Bruntlett, Chris and Melissa.  2017.  “How Groningen’s Bold Moves Built ‘The World’s Cycling     City’. Modacity, May 30.  Accessed 28 October 2017.        groningens-worlds-cycling-city

CROW Fietsberaad.  “Continuous and Integral: The cycling policies of Groningen and other         European cities.” Amsterdam: Fietsberaad, 2006.

CROW Fietsberaad.  “Verkeerscirculatieplan  Groningen.”  Accessed 14 November 2017.

Fishman, Robert. “Urban Utopias in the Twentieth Century: Ebenezer Howard, Frank Lloyd         Wright, Le Corbusier.” The MIT Press. 16, September 1982.

Forester, John.  “Challenges of Deliberation and Participation”  In Readings in Planning Theory.        4th ed. Sussex, United Kingdom: Wiley-Blackwell, 2016.

Gemeente Groningen.  “Groningen Cycling City: Cycling Strategy 2015-2025.” Gemeente         Groningen, 2015. 

Golderberger, Paul. “Robert Moses, Master Builder, is Dead at 92”. The New York Times, On         this day. 30, July 1981.

Groningen ImageBank.  Image search, Verkeerscirculatieplan 1977. Accessed 29 November         2017. 

Hellemeier, Clemens, Mahdokht Soltaneihha.  “Implementation and Results of the Traffic         Circulation Plan in the City of Groningen.”  Stockholm University, 2010. 

Homrighausen, Jasper. 2015. Institutional Innovations in the Pursuit of Sustainable Mobility and     the Role of Collaboration and Coalitions.”  Master’s thesis, faculty of spatial sciences.          Groningen, Netherlands, University of Groningen, 2015. Accessed 1 December 2017.        Institutional-Innovations-in-Sustainable-Mobility.pdf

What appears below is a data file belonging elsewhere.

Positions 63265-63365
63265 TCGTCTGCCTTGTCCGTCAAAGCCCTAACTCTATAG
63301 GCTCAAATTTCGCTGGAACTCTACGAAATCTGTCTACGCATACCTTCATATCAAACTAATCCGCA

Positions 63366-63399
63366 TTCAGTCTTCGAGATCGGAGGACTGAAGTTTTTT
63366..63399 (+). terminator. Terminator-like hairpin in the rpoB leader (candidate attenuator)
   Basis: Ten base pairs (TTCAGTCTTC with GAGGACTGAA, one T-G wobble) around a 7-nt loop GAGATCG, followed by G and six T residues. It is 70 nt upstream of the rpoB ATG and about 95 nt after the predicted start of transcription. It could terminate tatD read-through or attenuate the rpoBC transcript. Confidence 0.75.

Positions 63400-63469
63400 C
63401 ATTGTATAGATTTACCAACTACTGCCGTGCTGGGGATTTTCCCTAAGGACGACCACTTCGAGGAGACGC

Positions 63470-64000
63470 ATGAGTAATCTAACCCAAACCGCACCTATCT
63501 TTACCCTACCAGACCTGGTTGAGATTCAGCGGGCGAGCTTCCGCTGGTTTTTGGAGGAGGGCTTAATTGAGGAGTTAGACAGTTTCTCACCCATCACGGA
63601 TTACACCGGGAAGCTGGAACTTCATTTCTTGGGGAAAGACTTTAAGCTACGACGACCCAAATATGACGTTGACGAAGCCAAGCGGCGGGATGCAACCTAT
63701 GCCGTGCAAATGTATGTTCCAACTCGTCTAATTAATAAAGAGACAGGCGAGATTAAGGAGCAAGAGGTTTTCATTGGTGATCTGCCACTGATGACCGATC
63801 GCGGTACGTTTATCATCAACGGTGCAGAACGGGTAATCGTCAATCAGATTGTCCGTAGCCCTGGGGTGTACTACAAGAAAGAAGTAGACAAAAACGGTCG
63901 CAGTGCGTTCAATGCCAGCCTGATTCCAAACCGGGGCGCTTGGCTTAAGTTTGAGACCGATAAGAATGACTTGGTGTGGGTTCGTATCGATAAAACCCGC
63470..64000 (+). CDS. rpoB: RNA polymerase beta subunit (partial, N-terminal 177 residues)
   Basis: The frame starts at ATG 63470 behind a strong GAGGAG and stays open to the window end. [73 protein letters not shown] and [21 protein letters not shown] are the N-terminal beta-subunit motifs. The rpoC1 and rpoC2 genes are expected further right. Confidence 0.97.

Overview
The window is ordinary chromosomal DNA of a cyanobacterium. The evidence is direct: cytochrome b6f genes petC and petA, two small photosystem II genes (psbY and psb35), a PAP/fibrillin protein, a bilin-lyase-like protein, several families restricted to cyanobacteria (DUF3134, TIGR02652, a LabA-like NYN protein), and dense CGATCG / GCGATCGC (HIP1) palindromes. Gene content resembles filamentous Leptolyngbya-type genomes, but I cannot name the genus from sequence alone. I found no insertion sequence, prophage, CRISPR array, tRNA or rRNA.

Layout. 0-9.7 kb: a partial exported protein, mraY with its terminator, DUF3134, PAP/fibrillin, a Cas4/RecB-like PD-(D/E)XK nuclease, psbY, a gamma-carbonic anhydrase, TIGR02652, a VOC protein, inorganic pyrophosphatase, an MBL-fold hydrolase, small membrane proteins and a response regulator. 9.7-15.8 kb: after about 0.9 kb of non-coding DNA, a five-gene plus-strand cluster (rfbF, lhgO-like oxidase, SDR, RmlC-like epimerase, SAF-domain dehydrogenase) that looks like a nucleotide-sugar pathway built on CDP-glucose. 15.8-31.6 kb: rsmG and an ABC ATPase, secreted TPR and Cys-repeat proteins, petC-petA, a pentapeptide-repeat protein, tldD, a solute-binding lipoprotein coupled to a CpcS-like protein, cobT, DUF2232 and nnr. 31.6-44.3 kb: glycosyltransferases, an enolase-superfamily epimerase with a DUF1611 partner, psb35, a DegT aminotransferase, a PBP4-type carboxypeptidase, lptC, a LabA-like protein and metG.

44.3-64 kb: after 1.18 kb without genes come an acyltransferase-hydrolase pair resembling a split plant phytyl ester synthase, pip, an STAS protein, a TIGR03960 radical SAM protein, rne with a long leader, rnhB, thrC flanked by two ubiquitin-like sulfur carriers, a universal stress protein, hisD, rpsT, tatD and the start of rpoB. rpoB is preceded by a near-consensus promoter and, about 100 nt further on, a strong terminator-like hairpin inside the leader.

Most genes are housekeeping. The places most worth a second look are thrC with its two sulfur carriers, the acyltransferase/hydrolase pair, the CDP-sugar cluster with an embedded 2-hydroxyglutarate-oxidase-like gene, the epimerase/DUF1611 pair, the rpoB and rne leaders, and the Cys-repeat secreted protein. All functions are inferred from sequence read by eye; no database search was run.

Karsijns, Nico, and Maurits Schilt.  “Groningen en het VCP.”  Presentation slides, University of         Groningen, October 16, 2003.  Accessed 14 November 2017.        p.h.pellenbarg/voordrachten/28.%20groningen%20en%20het                    %20verkeerscirculatieplan.pdf

Mans, Bruce Timothy.  2010.   “De binnenstad van Groningen.”  Accessed 4 November 2017.

Scott, James C. “Authoritarian high modernism,” Seeing Like a State: How Certain Schemese to     Improve the Human Condition Have Failed. New Haven, Conn. Yale University Press,         1988. 

Steinberg, Lior.  2014.  “Making Cycling Efficient and Cool: Groningen’s Smart Routes.”          September 17. Accessed 4 November 2017.        making-cycling-efficient-and-cool-groningens-smart-routes

Tsubohara, Shinji.  “Democratic Nature of Urban Development in Groningen in the 1980s: PTT,     Brink, Casino and Museum.”  University of Groningen. 2007.  Accessed 1 December         2017.

Tsubohara, Shinji. “A Traffic Plan to Make Residential Areas Car-Limited.” University of         Groningen.  2007.  Accessed 21 October 2017.            nl/publications/a-traffic-plan-to-make-residential-areas-carlimited(7b243aed-ccd8-423a-        bc4f-b3d4fa517fb2).html 

Tsubohara, Shinji. “The Effect and Modification of the Traffic Circulation Plan (VCP): Traffic         Planning in Groningen in the 1980s.” University of Groningen.  2007.  Accessed 21 October 2017.

Tsubohara, Shinji, and Henk Voogd.  “Planning Fundamental Urban Traffic Changes:             Experiences with the Groningen Traffic Circulation Scheme.”  Southampton, United Kingdom: WIT Press, 2004.

Tsubohara, Shinji, and Henk Voogd.  “Policy Network Theory: an Ex Post Planning Evaluation         Tool?”  In New Principles in Planning Evaluation: Urban Planning and Environment.         2nd ed. New York: Routledge, 2016.

Van der Zee, Renate.  2015.  “How Groningen invented a cycling template for cities all over the         world.” The Guardian, July 29.  Accessed 4 November 2017.        vancouver/how-groningen-gained-and-hopes-to-retain-the-title-of-the-worlds-cycling-        city-photos-video

Van Maanen, Gijs. “Deliberative Democracy in the Netherlands: The G1000 Groningen Put in         Perspective.” MA thesis history, migration and global interdependence. Leiden: Leiden         University, 2016.

Velo-City Groningen. “The Cycling Experience: Velo-City 2017.”  Accessed 4 November 2017.                 city2017_groningen_press.pdf

Wagenbuur, Mark.  2016. “Groningen: Cycling City of the Netherlands?” Bicycle Dutch, March         8.  Accessed 4 November 2017.            groningen-cycling-city-of-the-netherlands/